Q: I have a 1984 Honda Nighthawk 700 with a clutch problem. When I first started it after it had been sitting for three or four weeks, the clutch needed to be broken loose. Then it would work fine, but when stopped it wanted to creep. I rebuilt the master and slave cylinders. After this the pull felt better, but it did not fix the problem. With 30,000 miles on the clock I felt replacing the clutch would fix it, so I installed EBC plates and springs. I deburred the clutch basket and checked for smooth movement of the plates and steels, and all was fine. I still have to break it loose after the bike has been sitting for a long time, but now after riding for a while, if I stop to fill up, the clutch is locked up hard. It works fine if I do not turn it off. I spoke to EBC and they are sending me a new set of plates under warranty, but I would like your thoughts before I dive back into it. — Richard Porter/via email

A: Sticky clutch plates are a daily hazard on my old Triumph 500, usually cured by pulling in the clutch and kickstarting the bike. You might try that, but substitute electric start for the kickstart. How does it shift normally? Is it quiet or is there a clunk? I’m trying to figure out what would glue your plates together when the bike sits for a few minutes. I assume you’re using a good motorcycle-rated oil. Although failure to do so usually results in clutch chatter, did you soak the clutch plates in oil before you installed them? I’d love to hear from readers who have experienced this problem and how they fixed it. MC


Tech Corner 

The great oil question

Q: What type and brand of oil should I use in my 1992 Honda Nighthawk? It has 15,000 miles on it. Do I have to be concerned about using a certain kind of oil for a wet clutch? — Vaughn Giddens/Northeast Texas

A: Here’s a question with no answer that pleases everyone. Every brand of oil has its cheerleaders. The only thing I will say is that for a vintage bike with a wet clutch you should stay away from modern oils with friction modifiers. They will usually be identified as those oils with a very low winter (W) weight, i.e., 0w-40. The friction modifiers will make your clutch slip. Another topic for endless discussion is the amount of zinc dialkyldithiophosphate (ZDDP) added to the oil. This additive helps lubricate high pressure contact zones like flat tappets and camshafts. Unfortunately, phosphorus is poisonous to catalytic converters, so modern oil formulations contain less than oils formulated before catalytic converters came into widespread use. If you’re stuck using an oil with low ZDDP percentage you can always use an additive. Be careful though: Too much ZDDP is almost as bad as too little. MC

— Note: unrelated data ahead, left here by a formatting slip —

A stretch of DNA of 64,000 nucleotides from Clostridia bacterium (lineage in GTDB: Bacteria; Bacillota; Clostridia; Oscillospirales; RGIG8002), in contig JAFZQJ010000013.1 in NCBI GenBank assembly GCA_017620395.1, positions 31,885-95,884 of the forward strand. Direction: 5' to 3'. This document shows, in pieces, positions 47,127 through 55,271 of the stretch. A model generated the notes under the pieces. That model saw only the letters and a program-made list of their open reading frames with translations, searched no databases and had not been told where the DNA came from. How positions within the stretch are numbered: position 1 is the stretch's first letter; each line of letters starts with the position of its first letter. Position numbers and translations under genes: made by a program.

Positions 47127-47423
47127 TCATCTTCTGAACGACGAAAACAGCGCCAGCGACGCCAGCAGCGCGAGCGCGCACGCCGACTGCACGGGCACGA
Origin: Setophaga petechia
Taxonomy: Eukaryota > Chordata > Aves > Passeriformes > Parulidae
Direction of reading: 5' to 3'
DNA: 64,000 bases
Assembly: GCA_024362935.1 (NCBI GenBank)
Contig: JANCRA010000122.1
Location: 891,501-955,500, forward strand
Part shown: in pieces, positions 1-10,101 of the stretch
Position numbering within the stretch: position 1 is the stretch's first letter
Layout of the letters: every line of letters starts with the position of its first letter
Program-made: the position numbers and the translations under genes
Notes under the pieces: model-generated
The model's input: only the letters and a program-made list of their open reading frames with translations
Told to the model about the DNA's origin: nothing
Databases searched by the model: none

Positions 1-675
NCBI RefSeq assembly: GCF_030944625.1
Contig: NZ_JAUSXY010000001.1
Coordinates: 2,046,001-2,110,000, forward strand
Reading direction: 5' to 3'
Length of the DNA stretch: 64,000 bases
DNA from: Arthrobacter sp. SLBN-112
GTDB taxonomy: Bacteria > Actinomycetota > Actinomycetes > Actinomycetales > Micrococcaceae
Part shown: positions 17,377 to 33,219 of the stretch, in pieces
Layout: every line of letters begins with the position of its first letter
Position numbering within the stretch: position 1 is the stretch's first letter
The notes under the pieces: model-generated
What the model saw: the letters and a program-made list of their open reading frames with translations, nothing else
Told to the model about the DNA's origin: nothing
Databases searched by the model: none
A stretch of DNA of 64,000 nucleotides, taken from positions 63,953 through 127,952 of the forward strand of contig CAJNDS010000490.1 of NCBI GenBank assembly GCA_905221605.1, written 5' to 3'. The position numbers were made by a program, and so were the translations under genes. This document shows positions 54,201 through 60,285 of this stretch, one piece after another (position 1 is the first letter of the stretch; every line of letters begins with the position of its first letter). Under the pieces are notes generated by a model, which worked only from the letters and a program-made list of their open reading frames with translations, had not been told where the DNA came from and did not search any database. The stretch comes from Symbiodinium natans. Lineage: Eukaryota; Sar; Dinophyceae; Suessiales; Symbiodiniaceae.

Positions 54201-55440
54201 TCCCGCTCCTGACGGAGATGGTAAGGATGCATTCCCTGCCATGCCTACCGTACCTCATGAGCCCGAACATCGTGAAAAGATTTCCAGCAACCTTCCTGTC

Tech Corner 

Oil-filled muffler

Q: While riding my 1971 Honda CL450 one day, a clattering noise came from the engine. When I returned home I left the bike idling in the driveway and soon discovered a pool of oil. One muffler was filled with oil and oil was dripping out through the bottom vent hole. What happened inside the engine that would cause this? - Wes Martin/via email

A: Unfortunately, any number of things could have gone wrong. Did the bike run any differently after you heard the clattering noise? Having one muffler fill with oil makes me wonder if an exhaust valve guide has come loose and is draining oil from the head directly into the exhaust. I’m afraid you’ll have to pull the top off the engine and do more research. MC


Tech Corner 

Sticking starter

Q: The starter won’t disengage on my Honda CB550. The instant you turn on the key, the starter motor starts to turn. What’s wrong? Is it my starter button? - Kurt Limesand/via email

A: It may be the switch in the handlebars, but there is also a strong possibility that you have a stuck starter solenoid. I’d start by disconnecting the thinner signal wires to the solenoid and turning the key on again. If the problem disappears, the starter button circuit is shorted out. If the problem persists, your starter solenoid is stuck and will need to be replaced. MC

The sound and the fury: celebrate the machines that changed the world!
First Name: *
Last Name: *
Address: *
City: *
State/Province: *
Zip/Postal Code:*
(* indicates a required item)
Canadian subs: 1 year, (includes postage & GST). Foreign subs: 1 year, . U.S. funds.
Canadian Subscribers - Click Here
Non US and Canadian Subscribers - Click Here

Motorcycle Classics is America's premier magazine for collectors and enthusiasts, dreamers and restorers, newcomers and life long motorheads who love the sound and the beauty of classic bikes. Every issue  delivers exciting and evocative articles and photographs of the most brilliant, unusual and popular motorcycles ever made!

Save Even More Money with our RALLY-RATE plan!

Pay now with a credit card and take advantage of our RALLY-RATE automatic renewal savings plan. You save an additional $4.95 and get 6 issues of Motorcycle Classics for only $24.95 (USA only).

Or, Bill Me Later and I'll pay just $29.95 for a one year subscription!